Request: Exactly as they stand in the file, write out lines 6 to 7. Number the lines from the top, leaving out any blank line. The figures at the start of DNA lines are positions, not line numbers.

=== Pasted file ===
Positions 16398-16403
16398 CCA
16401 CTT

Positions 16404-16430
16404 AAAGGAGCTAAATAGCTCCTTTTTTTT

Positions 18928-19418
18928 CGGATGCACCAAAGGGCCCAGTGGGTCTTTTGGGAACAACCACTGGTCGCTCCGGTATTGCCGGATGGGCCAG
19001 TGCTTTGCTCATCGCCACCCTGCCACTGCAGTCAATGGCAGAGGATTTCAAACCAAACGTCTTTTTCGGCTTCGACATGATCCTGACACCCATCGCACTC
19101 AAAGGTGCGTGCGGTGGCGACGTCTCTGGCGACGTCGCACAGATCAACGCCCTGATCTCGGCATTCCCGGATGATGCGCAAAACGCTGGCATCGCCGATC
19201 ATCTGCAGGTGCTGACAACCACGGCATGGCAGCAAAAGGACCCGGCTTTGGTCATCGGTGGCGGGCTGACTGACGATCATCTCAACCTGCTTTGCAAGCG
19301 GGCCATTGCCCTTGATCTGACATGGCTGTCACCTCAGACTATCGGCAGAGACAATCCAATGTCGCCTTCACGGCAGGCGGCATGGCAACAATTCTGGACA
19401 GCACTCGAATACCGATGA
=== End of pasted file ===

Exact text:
Positions 18928-19418
18928 CGGATGCACCAAAGGGCCCAGTGGGTCTTTTGGGAACAACCACTGGTCGCTCCGGTATTGCCGGATGGGCCAG